Republican Party seems as divided, angry as ever

The Republican Party seems as divided and angry as ever.
Associated Press
Jan 7, 2013

Infighting has penetrated the highest levels of the House GOP leadership. Long-standing geographic tensions have increased, pitting endangered Northeastern Republicans against their colleagues from other parts of the country. Enraged tea party leaders are threatening to knock off dozens of Republicans who supported a measure that raised taxes on the nation's highest earners.

"People are mad as hell. I'm right there with them," Amy Kremer, chairman of the Tea Party Express, said late last week, declaring that she has "no confidence" in the party her members typically support. Her remarks came after GOP lawmakers agreed to higher taxes but no broad spending cuts as part of a deal to avert the "fiscal cliff."

"Anybody that voted 'yes' in the House should be concerned" about primary challenges in 2014, she said.

At the same time, one of the GOP's most popular voices, New Jersey Gov. Chris Christie, blasted his party's "toxic internal politics" after House Republicans initially declined to approve disaster relief for victims of Superstorm Sandy. He said it was "disgusting to watch" their actions and he faulted the GOP's most powerful elected official, House Speaker John Boehner, R-Ohio.

The GOP's internal struggles to figure out what it wants to be were painfully exposed after Mitt Romney's loss to President Barack Obama on Nov. 6, but they have exploded in recent days. The fallout could extend well beyond the party's ability to win policy battles on Capitol Hill. It could hamper Republicans as they examine how to regroup and attract new voters after a disheartening election season.

To a greater degree than the Democrats, the Republican Party has struggled with internal divisions for the past few years. But these latest clashes have seemed especially public and vicious.

"It's disappointing to see infighting in the party," said Ryan Williams, a Republican operative and former Romney aide. "It doesn't make us look like we're in a position to challenge the president and hold him accountable to the promises he made."

What's largely causing the dissension? A lack of a clear GOP leader with a single vision for the party.

Republicans haven't had a consistent standard-bearer since President George W. Bush left office in 2008 with the nation on the edge of a financial collapse. His departure, along with widespread economic concerns, gave rise to a tea party movement that infused the GOP's conservative base with energy. The tea party is credited with broad Republican gains in the 2010 congressional elections, but it's also blamed for the rising tension between the pragmatic and ideological wings of the party — discord that festers still.

It was much the same for Democrats in the late 1980s before Bill Clinton emerged to win the White House and shift his party to the political center.

2012 presidential nominee Romney never fully captured the hearts of his party's most passionate voters. But his tenure atop the party was short-lived; since Election Day, he's disappeared from the political world.

Those Republican leaders who remain engaged — Christie, Boehner, Senate Minority Leader Mitch McConnell of Kentucky and Republican National Committee Chairman Reince Priebus — are showing little sign of coming together.

Those on the GOP's deep bench of potential 2016 presidential contenders, including Florida Sen. Marco Rubio, Wisconsin Rep. Paul Ryan, and Louisiana Gov. Bobby Jindal, have begun staking out their own, sometimes conflicting ideas for the party.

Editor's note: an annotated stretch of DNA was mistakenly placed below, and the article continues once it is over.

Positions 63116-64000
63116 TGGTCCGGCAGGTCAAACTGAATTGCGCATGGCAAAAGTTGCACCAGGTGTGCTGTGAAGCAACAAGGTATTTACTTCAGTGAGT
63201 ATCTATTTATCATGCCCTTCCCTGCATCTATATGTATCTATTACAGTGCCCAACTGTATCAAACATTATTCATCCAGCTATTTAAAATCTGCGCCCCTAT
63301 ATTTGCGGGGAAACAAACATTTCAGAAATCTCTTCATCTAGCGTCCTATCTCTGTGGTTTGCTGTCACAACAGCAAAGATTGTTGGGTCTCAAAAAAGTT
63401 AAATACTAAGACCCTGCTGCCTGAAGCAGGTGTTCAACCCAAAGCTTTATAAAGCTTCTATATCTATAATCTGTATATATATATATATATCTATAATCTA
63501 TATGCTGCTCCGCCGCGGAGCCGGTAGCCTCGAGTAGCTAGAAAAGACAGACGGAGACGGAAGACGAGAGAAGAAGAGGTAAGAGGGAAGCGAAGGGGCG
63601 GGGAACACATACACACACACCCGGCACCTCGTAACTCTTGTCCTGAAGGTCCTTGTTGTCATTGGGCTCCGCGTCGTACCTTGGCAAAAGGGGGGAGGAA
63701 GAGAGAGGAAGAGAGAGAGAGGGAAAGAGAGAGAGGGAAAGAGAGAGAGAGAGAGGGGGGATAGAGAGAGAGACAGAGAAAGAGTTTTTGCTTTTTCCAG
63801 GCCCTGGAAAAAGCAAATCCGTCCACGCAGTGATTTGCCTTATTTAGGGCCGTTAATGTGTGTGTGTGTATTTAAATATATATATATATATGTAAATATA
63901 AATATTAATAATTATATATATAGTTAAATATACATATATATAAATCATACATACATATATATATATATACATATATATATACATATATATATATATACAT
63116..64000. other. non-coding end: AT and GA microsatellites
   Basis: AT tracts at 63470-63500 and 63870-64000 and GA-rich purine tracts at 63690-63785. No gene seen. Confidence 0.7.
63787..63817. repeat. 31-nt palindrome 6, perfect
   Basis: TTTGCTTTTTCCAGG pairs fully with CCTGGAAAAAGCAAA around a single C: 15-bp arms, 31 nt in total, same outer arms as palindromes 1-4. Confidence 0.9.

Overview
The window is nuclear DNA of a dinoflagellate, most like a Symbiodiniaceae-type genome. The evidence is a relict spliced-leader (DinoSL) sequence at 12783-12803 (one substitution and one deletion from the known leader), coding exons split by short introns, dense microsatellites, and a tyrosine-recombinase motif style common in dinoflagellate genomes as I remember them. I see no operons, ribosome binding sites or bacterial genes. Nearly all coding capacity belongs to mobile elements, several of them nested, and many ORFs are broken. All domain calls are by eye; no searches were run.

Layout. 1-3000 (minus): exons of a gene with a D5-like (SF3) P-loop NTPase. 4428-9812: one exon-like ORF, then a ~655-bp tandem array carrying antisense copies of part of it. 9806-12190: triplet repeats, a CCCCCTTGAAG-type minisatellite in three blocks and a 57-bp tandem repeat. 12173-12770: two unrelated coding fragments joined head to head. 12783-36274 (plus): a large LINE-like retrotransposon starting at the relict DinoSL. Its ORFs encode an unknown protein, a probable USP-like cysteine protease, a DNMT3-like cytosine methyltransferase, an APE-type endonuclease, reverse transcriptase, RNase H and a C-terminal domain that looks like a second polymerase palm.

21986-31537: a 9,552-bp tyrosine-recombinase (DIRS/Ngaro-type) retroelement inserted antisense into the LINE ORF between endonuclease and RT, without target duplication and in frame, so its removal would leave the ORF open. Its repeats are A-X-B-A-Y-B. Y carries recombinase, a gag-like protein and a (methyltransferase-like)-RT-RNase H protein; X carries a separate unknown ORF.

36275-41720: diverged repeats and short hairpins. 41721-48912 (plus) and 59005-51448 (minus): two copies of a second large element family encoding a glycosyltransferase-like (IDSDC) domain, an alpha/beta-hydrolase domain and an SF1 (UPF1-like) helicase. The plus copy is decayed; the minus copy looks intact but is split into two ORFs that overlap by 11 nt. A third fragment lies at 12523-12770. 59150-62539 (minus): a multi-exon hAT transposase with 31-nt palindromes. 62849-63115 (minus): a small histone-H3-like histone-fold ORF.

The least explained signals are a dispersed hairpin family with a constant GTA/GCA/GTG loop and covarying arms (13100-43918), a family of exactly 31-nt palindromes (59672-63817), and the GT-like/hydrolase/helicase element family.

Over the short term at least, the party's divisions probably will continue to be exposed.

Obama has outlined a second-term agenda focused on immigration and gun control; those are issues that would test Republican solidarity even in good times. Deep splits already exist between Republican pragmatists and the conservative base, who oppose any restrictions on guns or allowances for illegal immigrants.

It's unclear whether Obama can exploit the GOP fissures or whether the Republican dysfunction will hamper him. With Boehner unable to control his fractured caucus, the White House is left wondering how to deal with the House on any divisive issue.

Fiscal issues aren't going away. The federal government reached its borrowing limit last week, so Congress has about two months or three months to raise the debt ceiling or risk a default on federal debt. Massive defense and domestic spending cuts are set to take effect in late February. By late March, the current spending plan will end, raising the possibility of a government shutdown.

Frustrated conservative activists and GOP insiders hope that the continued focus on fiscal matters will help unite the factions as the party pushes for deep spending cuts. That fight also may highlight Democratic divisions because the party's liberal wing vehemently opposes any changes to Social Security or Medicare

"Whenever you lose the White House, the party's going to have ups and downs," said Republican strategist Ron Kaufman. "My guess is when the spending issues come up again, the Democrats' warts will start to show as well."

The GOP's fissures go beyond positions on issues. They also are geographical.

Once a strong voice in the party, moderate Republicans across the Northeast are nearly extinct. Many of those who remain were frustrated in recent days when Boehner temporarily blocked a vote on a disaster relief bill.

Rep. Peter King, R-N.Y., said campaign donors in the Northeast who give the GOP after the slight "should have their head examined."

Boehner, who just won a second term as speaker, quickly scheduled a vote on a narrower measure for Friday after the new Congress convened, and it rushed out a $9.7 billion measure to help pay flood insurance claims.

Weary Republican strategists are trying to be hopeful about the GOP's path ahead, and liken the current situation to party's struggles after Obama's 2008 election. At the time, some pundits questioned the viability of the Republican Party. But it came roaring back two years later, thanks largely to the tea party.

"If we have learned anything from the fiscal cliff fiasco, conservatives discovered we need to stand firm, and stand together, on our principles from beginning to end," said Republican strategist Alice Stewart. "It's frustrating to see the GOP drop the ball and turn a position of true compromise into total surrender. The Democrats succeeded in their strategy of divide and conquer."

 

Comments

Contango

The corollary:

Calling the SR "conservative" is absurd.

This is an example of how the left wing is running the Democrat Party toward totalitarianism.

"You're either with us or against us." You need to be on the far left on EVERY issue - lockstep - or they call you a Nazi.